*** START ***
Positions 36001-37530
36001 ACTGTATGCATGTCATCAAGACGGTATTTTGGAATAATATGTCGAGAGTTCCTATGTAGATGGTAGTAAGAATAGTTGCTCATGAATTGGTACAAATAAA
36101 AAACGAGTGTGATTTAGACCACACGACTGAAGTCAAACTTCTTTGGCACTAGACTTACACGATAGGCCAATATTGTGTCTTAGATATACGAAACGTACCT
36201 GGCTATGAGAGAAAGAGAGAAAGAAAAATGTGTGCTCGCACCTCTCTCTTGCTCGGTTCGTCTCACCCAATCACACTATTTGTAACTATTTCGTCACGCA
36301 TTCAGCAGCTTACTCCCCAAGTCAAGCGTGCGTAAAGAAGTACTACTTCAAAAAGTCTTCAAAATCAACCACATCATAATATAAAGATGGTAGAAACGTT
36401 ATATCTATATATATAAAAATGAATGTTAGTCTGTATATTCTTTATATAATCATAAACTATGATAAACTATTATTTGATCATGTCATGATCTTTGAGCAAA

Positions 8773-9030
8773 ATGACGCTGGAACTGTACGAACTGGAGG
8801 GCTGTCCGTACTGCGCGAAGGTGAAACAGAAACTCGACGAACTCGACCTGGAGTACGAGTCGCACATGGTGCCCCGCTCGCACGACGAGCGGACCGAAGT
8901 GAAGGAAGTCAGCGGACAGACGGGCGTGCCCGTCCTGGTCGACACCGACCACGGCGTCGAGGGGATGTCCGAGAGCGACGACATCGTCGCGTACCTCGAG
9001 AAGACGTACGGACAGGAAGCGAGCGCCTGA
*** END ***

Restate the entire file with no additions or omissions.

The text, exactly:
Positions 36001-37530
36001 ACTGTATGCATGTCATCAAGACGGTATTTTGGAATAATATGTCGAGAGTTCCTATGTAGATGGTAGTAAGAATAGTTGCTCATGAATTGGTACAAATAAA
36101 AAACGAGTGTGATTTAGACCACACGACTGAAGTCAAACTTCTTTGGCACTAGACTTACACGATAGGCCAATATTGTGTCTTAGATATACGAAACGTACCT
36201 GGCTATGAGAGAAAGAGAGAAAGAAAAATGTGTGCTCGCACCTCTCTCTTGCTCGGTTCGTCTCACCCAATCACACTATTTGTAACTATTTCGTCACGCA
36301 TTCAGCAGCTTACTCCCCAAGTCAAGCGTGCGTAAAGAAGTACTACTTCAAAAAGTCTTCAAAATCAACCACATCATAATATAAAGATGGTAGAAACGTT
36401 ATATCTATATATATAAAAATGAATGTTAGTCTGTATATTCTTTATATAATCATAAACTATGATAAACTATTATTTGATCATGTCATGATCTTTGAGCAAA

Positions 8773-9030
8773 ATGACGCTGGAACTGTACGAACTGGAGG
8801 GCTGTCCGTACTGCGCGAAGGTGAAACAGAAACTCGACGAACTCGACCTGGAGTACGAGTCGCACATGGTGCCCCGCTCGCACGACGAGCGGACCGAAGT
8901 GAAGGAAGTCAGCGGACAGACGGGCGTGCCCGTCCTGGTCGACACCGACCACGGCGTCGAGGGGATGTCCGAGAGCGACGACATCGTCGCGTACCTCGAG
9001 AAGACGTACGGACAGGAAGCGAGCGCCTGA